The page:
What happens when an evangelical church becomes a main character in a graphic novel? You get a quietly simmering tale of what happens when teens begin to question the space it consumes in their lives. Rave, Jessica Campbell’s first fictional graphic novel, explores one young woman’s relationship with the church as she embarks on her first lesbian love affair. Campbell’s first foray into comics, Hot or Not: 20th Century Male Artists (2016), lampoons our culture’s obsession with looks. This time, Campbell tackles the (conservative Christian) church, with some of that same humor, but much more anger. While Campbell may be better known for her fiber paintings and sculpture (such as the psychedelic La-Z-Boy covered in neon green car wash mitt material), her new graphic novel tackles what she refers to as “the cycles of violence and repression” within some conservative, evangelical communities. To capture the hypocrisy Campbell herself experienced as a teenager growing up in a conservative church, she turned to fiction to incorporate her friends’ experiences, news stories, and more.
As soon as readers open to the first page, it’s evident what the story’s central force is: the cross and all its trappings draw attention like a bullseye. And, we enter those eaves to watch a pastor discuss “sexual urges!…Impure thoughts” and how to fight them. We see our main human character, Lauren, as a passive receiver of the pastor’s sermon. In chunky black and white drawings, Campbell takes readers back to the late 1990s and what it’s like to be an unsure teenager. During the pastor’s discussion of resisting sexual temptation, he humiliates his own teenage daughter, who is pregnant and unwed. She is also a classmate of Lauren’s, but what Lauren makes of this theater is unclear.
Lauren is a timid character; her insecurity coupled with Campbell’s cinematic approach to storytelling makes Lauren come across as a mere observer to her own life. Without exposition or access to Lauren’s inner thoughts, the audience is often left to interpret how she must feel about a situation by trying to read her inscrutable expression or through a quip in the dialogue. We can tell she feels some horror when Lauren is paired with a freethinking “Wiccan” student named Mariah for a science project on evolution. An unlikely friendship ensues and progresses into a romantic relationship.
Campbell uses the six-panel-per-page “waffle grid” layout–one common with graphic memoirs–to lend authenticity to her coming-of-age and coming-out story. When she does step out of the six-panel grid, the results are satisfying, particularly when Campbell devotes a full page to establishing a new setting. On page 58, the audience gets to see Mariah’s room through Lauren’s eyes: messy, with a Wiccan altar by the bed. Although the reader can see she is unnerved by the altar (with the quintessential knife, candles, tasseled tablecloth, and vaguely witchy objects), she reveals none of this uneasiness to Mariah, instead choosing to take a chance on the blossoming relationship.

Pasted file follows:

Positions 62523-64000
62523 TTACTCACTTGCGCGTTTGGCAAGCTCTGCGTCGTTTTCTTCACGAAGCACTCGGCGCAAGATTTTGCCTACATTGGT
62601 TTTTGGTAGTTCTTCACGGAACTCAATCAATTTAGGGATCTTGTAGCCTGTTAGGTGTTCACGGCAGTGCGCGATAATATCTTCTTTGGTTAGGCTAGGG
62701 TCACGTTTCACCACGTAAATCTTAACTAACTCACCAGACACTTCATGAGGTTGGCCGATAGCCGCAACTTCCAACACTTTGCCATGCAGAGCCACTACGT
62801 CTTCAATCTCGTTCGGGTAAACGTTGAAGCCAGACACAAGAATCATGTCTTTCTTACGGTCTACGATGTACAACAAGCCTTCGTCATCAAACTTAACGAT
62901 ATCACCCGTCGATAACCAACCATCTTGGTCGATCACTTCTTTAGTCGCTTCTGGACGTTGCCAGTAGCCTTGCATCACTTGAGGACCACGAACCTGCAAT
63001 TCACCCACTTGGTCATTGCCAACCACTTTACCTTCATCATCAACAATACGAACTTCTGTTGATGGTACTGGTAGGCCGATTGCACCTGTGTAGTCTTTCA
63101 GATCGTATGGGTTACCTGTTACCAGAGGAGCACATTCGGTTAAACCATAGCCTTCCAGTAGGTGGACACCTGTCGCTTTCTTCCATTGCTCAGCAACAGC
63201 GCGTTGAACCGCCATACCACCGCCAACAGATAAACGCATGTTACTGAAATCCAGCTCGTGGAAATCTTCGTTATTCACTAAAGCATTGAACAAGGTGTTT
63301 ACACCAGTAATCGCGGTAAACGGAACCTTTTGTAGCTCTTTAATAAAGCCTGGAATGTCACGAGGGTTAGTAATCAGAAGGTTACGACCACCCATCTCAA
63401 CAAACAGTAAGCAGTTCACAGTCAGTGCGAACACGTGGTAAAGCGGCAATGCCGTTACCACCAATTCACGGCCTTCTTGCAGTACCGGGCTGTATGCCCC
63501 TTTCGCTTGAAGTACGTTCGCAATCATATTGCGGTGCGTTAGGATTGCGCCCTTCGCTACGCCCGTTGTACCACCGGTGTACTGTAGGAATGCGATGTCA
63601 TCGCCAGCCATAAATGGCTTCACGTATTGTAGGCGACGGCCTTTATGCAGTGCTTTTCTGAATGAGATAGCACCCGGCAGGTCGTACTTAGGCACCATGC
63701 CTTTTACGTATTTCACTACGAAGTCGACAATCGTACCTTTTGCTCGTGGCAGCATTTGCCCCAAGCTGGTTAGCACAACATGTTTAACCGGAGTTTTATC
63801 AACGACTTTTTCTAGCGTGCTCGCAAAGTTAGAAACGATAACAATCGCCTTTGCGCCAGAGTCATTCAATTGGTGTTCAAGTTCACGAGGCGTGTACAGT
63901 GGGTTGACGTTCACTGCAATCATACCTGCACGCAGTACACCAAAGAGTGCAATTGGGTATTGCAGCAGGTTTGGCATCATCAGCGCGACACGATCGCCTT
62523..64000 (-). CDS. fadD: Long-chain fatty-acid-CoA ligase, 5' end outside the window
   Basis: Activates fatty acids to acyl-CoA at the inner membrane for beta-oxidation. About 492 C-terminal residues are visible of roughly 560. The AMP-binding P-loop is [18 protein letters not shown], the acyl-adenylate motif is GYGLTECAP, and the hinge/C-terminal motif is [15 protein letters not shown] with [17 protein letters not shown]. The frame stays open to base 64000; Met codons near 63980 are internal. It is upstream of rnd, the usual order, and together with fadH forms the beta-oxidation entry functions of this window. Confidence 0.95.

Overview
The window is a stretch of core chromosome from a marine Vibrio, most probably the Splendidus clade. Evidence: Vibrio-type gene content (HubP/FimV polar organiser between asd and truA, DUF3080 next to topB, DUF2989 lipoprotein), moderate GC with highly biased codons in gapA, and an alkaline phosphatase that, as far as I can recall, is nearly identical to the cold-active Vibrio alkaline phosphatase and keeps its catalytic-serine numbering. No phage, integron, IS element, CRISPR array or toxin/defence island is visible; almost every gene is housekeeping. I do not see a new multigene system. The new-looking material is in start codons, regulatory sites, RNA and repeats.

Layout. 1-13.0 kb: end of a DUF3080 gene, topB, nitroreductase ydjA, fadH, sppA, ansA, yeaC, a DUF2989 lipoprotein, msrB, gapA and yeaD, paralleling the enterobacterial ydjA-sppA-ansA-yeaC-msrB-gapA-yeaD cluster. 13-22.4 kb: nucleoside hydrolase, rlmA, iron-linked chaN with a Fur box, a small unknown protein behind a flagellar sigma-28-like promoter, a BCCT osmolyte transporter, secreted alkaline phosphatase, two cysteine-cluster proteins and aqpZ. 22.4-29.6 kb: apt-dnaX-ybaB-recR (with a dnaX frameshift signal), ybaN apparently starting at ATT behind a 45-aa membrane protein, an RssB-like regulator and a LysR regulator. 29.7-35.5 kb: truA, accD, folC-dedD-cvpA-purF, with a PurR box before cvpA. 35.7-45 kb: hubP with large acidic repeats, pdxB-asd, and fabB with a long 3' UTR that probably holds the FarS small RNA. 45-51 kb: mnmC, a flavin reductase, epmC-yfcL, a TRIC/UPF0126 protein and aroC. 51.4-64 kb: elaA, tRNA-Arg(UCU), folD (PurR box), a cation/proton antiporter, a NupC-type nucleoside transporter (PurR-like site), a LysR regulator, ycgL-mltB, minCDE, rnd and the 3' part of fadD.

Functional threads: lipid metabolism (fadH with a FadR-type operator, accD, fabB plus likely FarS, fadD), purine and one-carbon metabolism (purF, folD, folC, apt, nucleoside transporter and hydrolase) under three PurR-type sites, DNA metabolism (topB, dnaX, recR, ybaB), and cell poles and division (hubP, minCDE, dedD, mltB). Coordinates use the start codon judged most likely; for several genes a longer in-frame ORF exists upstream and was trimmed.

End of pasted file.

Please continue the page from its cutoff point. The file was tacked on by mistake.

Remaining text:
In a deft comics move, Campbell shows the passage of time and deepening familiarity between the two by repeating panels showing Lauren giddily chatting into the landline. While the rotary dial phone and chair remain in the same position in each panel, Lauren changes outfits and sitting positions to show that days–or possibly weeks–are flying by while the two girls talk. We also get a montage of moments from the evolving relationship; a glimpse of a snowball fight, going to an art museum, and making out all indicate growing closeness. But romantic montages can’t last forever, and Lauren finds herself back in the pews.
Although set in the 90s, RAVE is coming out in a moment when both comics and LGBTQ+ communities are threatened by legislation. With more than 50 bills aiming to ban teaching topics across the country and the unprecedented, whopping 729 book challenges reported to the American Library Association last year (seeking to remove some 1597 individual titles), more and more graphic novels are being removed from the shelves. According to the New York Times, the graphic memoir Gender Queer by Maia Kobabe was the most challenged book in 2021–due to “the memoir’s frank discussion of gender fluidity.” Meanwhile, Florida Governor Ron DeSantis has recently signed the “Parental Rights in Education” bill, which prohibits classroom instruction and discussion of sexual orientation and identity in elementary school. From political pressure to threats of criminal charges against library employees to death threats sent to authors, comics like RAVE face amplified public spectacle and potential prohibition–even as they are most needed to provide people with a path to break out of these cycles of violence and repression that Campbell addresses.
In RAVE, we see various church figures warn against sin, but, in Campbell’s hands, the church itself becomes the thing to be warned about–insidious, harmful, immoral. Not only are Lauren and Mariah harmed by what the pastors and religious society think, so too are minor characters. One church friend can’t participate in the evolution project in school at all, another boy at church already can’t wait to “get married as soon as possible and have a kid every nine months.” Campbell effectively shows how the roots of the ugly, extremist policies have been in existence long before our current polarization, through the tentacles of Quotidien Sunday mornings in so many lives, not planned movements.
No one knows where these book challenges and laws will lead or which books will be threatened next, but perhaps we can take a bit of solace from RAVE: Lauren refuses to listen to the rest of a sermon, leaves the church, and lights up a cigarette in the parking lot, gazing out, making her first step into rebellious territory.